As the snow begins to fall, authorities in Germany are struggling to find sufficient housing for a steady flow of refugees fleeing war and poverty in the Middle East, Asia and Africa. But some Berliners are opening their homes.
Rachel Wangari joined her flat mate at the kitchen table.
“I had a bad dream,” she said. “I called my mother right away.”
Ms. Wangari is a refugee from Kenya in her mid-thirties. She has just moved in with Sarah Diehl, a German writer and filmmaker who shares an apartment with a friend in Berlin’s multicultural Kreuzberg district.
The two had an open room and offered it to Ms. Wangari – for free.
“Why don’t you Skype her?” Ms. Diehl said.
“In Nairobi, it’s easier to call,” Ms. Wangari explained, as both sipped coffee from chipped mugs.
Ms. Wangari came to Germany six years ago. She works as a house cleaner to support her daughter and pay for her schooling in Kenya.
Ms. Wangari misses her family and is worried about the violence in Kenya.
“Rachel’s not a refugee, she’s a flat mate,” Ms. Diehl said later, standing in her own room, stuffed with papers, books and records. “For legal reasons, she can’t make a living to pay her rent, so we support her. That’s not her fault.”
Until recently, Ms. Wangari lived in a crowded home for asylum-seekers in Brandenburg, the rural state that surrounds Berlin.
Berlin’s authorities are struggling to accommodate the influx of more than 40,000 refugees, and thousands of asylum applications are waiting to be processed. Often, refugees are eventually given places to live far from cities or other communities. “The women in these places have no space to themselves at all, they’re desperate even for a few days of privacy,” Ms. Diehl said.
“I have another roommate and right from the start it was easygoing and natural between us,” she added. “We have the same sense of space I feel.”
Ms. Diehl said was easy to help Ms. Wangari settle in: “When she moved in, I showed her everything; she’s very autonomous. I set up a room and made space for her toiletries in the bathroom and we plugged in a TV.”
Ms. Diehl said her friends had mixed reactions to her decision to host people. ‘The first thing they ask is whether I’m not afraid something will get stolen, but I think that’s weird,’ she said. ‘I’m an easy person, I just give them a key. Trusting people has been a very fulfilling experience.’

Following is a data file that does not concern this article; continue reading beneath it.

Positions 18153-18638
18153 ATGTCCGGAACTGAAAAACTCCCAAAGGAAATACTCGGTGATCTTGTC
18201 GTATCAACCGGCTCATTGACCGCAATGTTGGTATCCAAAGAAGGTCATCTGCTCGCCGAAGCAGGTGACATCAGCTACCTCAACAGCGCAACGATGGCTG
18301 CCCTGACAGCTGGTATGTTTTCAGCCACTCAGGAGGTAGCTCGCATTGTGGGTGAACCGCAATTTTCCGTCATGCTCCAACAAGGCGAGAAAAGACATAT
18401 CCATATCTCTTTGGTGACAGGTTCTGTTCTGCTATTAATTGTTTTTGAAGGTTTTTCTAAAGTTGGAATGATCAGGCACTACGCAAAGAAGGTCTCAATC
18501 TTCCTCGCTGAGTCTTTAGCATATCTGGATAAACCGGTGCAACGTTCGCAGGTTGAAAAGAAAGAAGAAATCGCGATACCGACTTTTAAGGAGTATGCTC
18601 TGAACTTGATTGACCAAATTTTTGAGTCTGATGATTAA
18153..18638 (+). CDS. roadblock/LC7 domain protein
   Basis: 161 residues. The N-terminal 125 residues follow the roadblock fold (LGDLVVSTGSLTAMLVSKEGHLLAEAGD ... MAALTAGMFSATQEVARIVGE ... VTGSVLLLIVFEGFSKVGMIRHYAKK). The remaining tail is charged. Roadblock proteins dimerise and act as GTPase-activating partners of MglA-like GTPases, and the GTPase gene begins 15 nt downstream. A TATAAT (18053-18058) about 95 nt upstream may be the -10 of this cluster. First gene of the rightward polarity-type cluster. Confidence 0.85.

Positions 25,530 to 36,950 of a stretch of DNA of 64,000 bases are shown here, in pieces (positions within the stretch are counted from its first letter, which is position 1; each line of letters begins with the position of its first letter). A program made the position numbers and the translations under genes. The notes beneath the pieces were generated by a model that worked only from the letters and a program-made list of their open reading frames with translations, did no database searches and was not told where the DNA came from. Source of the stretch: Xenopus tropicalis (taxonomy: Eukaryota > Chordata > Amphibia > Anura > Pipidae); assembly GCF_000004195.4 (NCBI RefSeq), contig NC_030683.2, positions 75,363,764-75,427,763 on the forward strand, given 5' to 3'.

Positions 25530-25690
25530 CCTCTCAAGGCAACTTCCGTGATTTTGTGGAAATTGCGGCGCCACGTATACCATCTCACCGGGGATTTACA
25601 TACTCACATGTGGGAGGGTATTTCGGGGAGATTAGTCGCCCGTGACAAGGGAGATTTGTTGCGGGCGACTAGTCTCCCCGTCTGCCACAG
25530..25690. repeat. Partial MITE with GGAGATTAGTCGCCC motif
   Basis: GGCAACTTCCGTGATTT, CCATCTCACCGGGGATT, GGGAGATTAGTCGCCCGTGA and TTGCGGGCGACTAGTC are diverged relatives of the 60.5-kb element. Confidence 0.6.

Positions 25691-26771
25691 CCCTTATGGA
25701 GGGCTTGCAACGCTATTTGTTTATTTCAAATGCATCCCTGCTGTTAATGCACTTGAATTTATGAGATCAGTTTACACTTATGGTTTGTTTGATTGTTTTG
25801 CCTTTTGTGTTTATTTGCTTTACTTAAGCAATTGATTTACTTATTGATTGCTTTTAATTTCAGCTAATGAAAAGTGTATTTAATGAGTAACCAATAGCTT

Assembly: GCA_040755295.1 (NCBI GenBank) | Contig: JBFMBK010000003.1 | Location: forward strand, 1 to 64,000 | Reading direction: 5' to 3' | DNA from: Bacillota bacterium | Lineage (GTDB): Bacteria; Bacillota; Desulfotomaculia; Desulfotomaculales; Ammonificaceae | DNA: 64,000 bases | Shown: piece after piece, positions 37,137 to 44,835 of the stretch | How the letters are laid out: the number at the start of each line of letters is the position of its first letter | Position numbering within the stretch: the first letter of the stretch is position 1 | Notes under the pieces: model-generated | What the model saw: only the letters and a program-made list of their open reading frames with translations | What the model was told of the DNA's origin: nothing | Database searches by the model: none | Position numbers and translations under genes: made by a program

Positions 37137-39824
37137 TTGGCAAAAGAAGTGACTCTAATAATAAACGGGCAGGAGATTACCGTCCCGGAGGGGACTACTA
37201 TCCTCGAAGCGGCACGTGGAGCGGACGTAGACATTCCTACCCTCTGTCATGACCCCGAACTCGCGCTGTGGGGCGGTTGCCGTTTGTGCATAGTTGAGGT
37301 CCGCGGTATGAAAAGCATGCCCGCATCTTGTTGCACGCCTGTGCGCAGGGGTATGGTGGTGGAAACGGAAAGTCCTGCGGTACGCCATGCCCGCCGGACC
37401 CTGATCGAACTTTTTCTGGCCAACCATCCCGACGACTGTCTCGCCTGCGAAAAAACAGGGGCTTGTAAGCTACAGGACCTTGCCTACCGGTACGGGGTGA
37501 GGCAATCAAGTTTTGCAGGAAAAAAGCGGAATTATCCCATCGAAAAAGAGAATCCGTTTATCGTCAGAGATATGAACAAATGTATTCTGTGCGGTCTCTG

Ms. Diehl had previously hosted three other refugees. One man in his mid-twenties had made the journey to Berlin across the desert in Libya. “He didn’t originally want to go to Europe but police told him they would arrest him, so he got a boat to Lampedusa,” she said, referring to the tiny Italian island south of Sicily in the middle of the Mediterranean.
Another came from Congo, and a third from Niger. Each spent days or even weeks in the spare room, before moving on to the couches of friends.
“The layout of our flat is a bit funny. The shower is in the kitchen so there is less privacy – it proved a bit awkward,” Ms. Diehl said. But she decided she wanted to provide more than temporary accommodation.
“I wanted to focus on one person and really help them for a longer period of time, instead of people here and there,” she said. She approached Women in Exile, a refugee support group, where she met Ms. Wangari. “We clicked right away.”
Ms. Diehl said there is no limit to how long Ms. Wangari can stay in her apartment. “She can support herself better than the others could.” she said.
Ms. Diehl first became aware of asylum-seekers’ needs during a demonstration last year when refugees occupied a school in her neighborhood. The refugees wanted to be housed closer to their communities and have a say in what happened to them.
“The school helped me understand the complexity of the problem and understand you deal with people on eye level, not to see them as aliens,” Ms. Diehl said.
Ms. Diehl said her friends had mixed reactions to her decision to host people. “The first thing they ask is whether I’m not afraid something will get stolen, but I think that’s weird,” she said. “I’m an easy person, I just give them a key. Trusting people has been a very fulfilling experience.”
Ms. Diehl had previously launched a network for women coming to Germany and started by letting Polish women stay in her home. “It’s an organization to enable Polish women to have abortions as it’s illegal there. I have had four Polish women at my place,” she said.
As the media continues to show the numbers of refugees coming to Germany, the hundreds dying on the way, and as temperatures have fallen below freezing, others are starting to take in refugees, but their approaches differ widely.
Some are classical families, others high-profile hosts such as Defense Minister Ursula von der Leyen, a mother of seven.
The social security offices provide advice to citizens who want to take in refugees and give instruction about the amount of space that should be available. Charitable foundations also have set guidelines, including advising people to charge rent, to prevent dependency. Websites have been set up to coordinate between refugees and hosts that imitate the Airbnb principle.
Ms. Diehl, who studied gender and African literature and has traveled frequently, recalled when she needed help. “For us there are things that seem easy but they are complicated and scary for them, like dealing with bureaucracy,” she said. “It’s a big maze they can’t understand.”
The experience opened her eyes to a greater sense of community – and also what prevents it. “You learn to question legality and you think about if it’s necessary to overstep legal boundaries for humanity. You realize what keeps people from solidarity, that’s so sick, so sad.”
“I’ve realized it’s a really cool thing to have an open house. Once you change how you think, it’s empowering.”
Allison Williams is deputy editor in chief of Handelsblatt Global Edition. To contact the author:firstname.lastname@example.org